Both operations utilize the indexes. But what is the difference?
Scan operator (on clustered or non-clustered indexes) scans entire index – all data pages and all rows and applies the predicate on every row.
Seek operator “process” only subset of the rows in the index (0..N) – only rows that qualifies.
Assume you have a table:
Now let’s run the select.
As you see, it shows clustered index scan. You can think about that in the following way:
Now let’s create the index on ADate column.
Seek operation does not require to process entire index (rows there are sorted already), so SQL Server finds the first row with ADate = ’2010-10-01′ and processes the rows until ADate reaches ’2010-10-02′ and stops.
Obviously index seek operation is much more efficient. But not all predicates are Seekable. What is seekable:
ADate = '2010-10-01'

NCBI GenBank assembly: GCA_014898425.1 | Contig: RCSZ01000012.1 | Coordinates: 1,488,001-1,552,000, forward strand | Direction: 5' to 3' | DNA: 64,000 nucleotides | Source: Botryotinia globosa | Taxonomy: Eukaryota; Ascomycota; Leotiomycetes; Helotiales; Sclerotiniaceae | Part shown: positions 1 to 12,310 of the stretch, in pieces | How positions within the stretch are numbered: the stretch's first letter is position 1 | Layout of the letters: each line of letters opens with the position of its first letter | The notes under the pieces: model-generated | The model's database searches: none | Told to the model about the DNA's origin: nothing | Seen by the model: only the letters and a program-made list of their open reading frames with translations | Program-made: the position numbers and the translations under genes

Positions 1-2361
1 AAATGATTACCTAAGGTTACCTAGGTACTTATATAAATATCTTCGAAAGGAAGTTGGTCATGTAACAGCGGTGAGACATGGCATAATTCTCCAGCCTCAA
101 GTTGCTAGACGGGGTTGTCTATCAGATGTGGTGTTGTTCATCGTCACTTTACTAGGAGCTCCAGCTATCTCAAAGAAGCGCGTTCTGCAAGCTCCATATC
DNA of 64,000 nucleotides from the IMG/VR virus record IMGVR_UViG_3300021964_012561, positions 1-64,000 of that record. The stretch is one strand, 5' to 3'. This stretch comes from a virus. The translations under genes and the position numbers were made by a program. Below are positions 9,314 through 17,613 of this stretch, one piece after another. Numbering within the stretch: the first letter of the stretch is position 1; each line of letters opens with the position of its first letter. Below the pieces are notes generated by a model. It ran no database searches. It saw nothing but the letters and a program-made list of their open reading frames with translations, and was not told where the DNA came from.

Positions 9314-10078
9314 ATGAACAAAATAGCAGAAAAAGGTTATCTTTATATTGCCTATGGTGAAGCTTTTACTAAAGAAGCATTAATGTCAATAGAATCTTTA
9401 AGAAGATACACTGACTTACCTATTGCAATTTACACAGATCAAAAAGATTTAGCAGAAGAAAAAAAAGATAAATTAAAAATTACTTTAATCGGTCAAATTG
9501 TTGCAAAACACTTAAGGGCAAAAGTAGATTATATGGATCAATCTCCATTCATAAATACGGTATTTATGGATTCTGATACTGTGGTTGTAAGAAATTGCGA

ADate < '2010-10-02'
ADate between '2010-10-01' and '2010-10-05'
OrderId in (1,3,5)
VarcharField like 'A%'
Basically predicate is seekable if Query Optimizer can map it to the subset of the rows in the index.
Now let’s think about opposite example:
Abs(OrderId) = 1 – Non-seekable predicate. Fortunately you can convert it to:
OrderId in (-1, 1)
OrderId + 1 = 10 – Can be converted to:
OrderId = 9
DateAdd(day,7,OrderDate) > GetDate() – Can be converted to:
OrderDate > DateAdd(day,-7.GetDate())
datepart(year,OrderDate) = 2010 – Can be converted to:
OrderDate between '2010-01-01' and '2010-12-31'
VarcharField like '%A%' – here you’re out of luck.
So as you see, functions, calculations on the column makes predicate non-seekable. Avoid that if possible
You can download the code from here